# About satellite launching and satellites in orbits

1. Aug 29, 2014

### PhysicsStudnt

Dear Experts,

When we launch a satellite, we launch it from earth which is spinning, so the tangential velocity component of the point on the surface where the rocket is launched from will be acquired by it. Is that the only horizontal velocity or is the rocket accelerated at an angle upward? How is it practically done?

2. Aug 29, 2014

### Staff: Mentor

The rocket starts out going vertically upwards, then the engines are "steered" so as to make the flight path curve into a "horizontal" (actually tangential) one.

3. Aug 29, 2014

### PhysicsStudnt

Thank You. I still have a little doubt regarding this. Even if i dont impart it any horizontal speed,i guess it will still have a horizontal speed resulting from the fact that it is sent from a plane that is spinning. So why do i need to impart more horizontal speed? is there any technical or practical side to it?.

4. Aug 29, 2014

### JasonGodbout

Orbital speed

From wikipedia the earth radius is 6371.0 Km it take 24h for one turn: 463m/s

depending on your altitute there is different Obital speed but it is multiple time the earth rotation.
V=$\sqrt{\frac{GM}{r}}$

Last edited: Aug 29, 2014
5. Aug 29, 2014

### PhysicsStudnt

So i guess it is arguably less compared to the orbital velocity.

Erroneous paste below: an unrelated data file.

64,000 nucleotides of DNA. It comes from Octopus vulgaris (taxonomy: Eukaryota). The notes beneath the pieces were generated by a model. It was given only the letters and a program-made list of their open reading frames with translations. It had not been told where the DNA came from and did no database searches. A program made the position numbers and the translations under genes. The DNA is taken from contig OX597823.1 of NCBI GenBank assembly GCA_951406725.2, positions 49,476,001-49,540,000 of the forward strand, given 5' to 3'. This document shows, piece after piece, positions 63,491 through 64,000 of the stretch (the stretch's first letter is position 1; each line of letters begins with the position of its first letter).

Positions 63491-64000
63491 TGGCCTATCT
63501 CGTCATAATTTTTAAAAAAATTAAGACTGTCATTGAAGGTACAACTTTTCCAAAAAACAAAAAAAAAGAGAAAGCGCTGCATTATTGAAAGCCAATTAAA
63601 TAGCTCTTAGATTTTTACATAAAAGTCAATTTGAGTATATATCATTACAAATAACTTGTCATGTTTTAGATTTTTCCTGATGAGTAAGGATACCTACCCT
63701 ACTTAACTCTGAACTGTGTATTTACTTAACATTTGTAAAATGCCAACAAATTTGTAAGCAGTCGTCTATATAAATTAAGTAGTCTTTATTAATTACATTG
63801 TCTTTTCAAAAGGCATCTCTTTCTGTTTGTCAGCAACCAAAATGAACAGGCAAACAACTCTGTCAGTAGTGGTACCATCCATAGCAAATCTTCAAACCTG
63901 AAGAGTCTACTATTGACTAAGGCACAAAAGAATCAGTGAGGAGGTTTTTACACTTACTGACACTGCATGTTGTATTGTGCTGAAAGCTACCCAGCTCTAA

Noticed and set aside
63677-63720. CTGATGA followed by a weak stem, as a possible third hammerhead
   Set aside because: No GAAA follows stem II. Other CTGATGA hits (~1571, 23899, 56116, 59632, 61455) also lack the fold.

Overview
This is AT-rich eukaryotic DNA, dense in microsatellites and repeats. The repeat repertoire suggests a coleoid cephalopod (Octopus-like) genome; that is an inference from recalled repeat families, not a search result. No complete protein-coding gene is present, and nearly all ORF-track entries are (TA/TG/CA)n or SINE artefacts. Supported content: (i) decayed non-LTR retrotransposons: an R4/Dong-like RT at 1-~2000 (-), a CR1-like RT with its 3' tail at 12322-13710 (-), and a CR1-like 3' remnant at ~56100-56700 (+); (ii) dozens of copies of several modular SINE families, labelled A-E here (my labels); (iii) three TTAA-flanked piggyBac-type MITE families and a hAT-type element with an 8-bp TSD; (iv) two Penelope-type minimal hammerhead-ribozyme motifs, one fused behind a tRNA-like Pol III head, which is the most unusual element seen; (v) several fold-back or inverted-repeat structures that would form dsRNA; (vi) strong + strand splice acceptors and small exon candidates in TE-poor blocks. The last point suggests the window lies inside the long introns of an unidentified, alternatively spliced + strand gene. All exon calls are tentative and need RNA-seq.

6. Aug 29, 2014

### JasonGodbout

I just find a good example geostationary orbit occur when the satellite speed equal earth rotation it is at 36 000 km everything below that need more horizontal speed.

7. Aug 29, 2014

### A.T.

The geostationary orbit requires more horizontal speed too. Geostationary means same angular speed, not same tangential speed. But there is an orbit beyond the geostationary that has the same tangential speed as the surface at the equator, so it doesn't require any tangential acceleration.

Last edited: Aug 29, 2014
8. Aug 29, 2014

### rcgldr

If there was no atmoshpere, you'd want to launch horizontally as soon as possible to make efficient use of fuel, since the goal is to increase velocity, not climb vertically which has to oppose the force from gravity. With an atmosphere, drag presents another opposing force, and it's a compromise made to accelerate both vertically and horiztonally, reducing thrust if needed until the astmosphere is thin enough that you don't stress the launch vehicle. Most of the change in speed occurs after a launched aircraft is nearly horizontal, well into the very thin upper fringes of the atmosphere. The thrust may be completely horizontal, but the space craft continues to "climb" since the increase in speed results in an outwards spiraling path.

9. Aug 30, 2014

### PhysicsStudnt

When i send a projectile up, the height attained clearly relates to the angle of projection. But quite differently, when i launch a satellite, the height it attained is independent of the angle of projection. In fact, i guess, both the horizontal and vertical components in a launch contribute to increasing the distance from the surface of the earth. But how can i explain this more quantitatively and mathematically.

10. Aug 30, 2014

### Staff: Mentor

Don't be thinking just about the height - you also have to consider the shape of the orbit, how elliptical it is.

11. Aug 30, 2014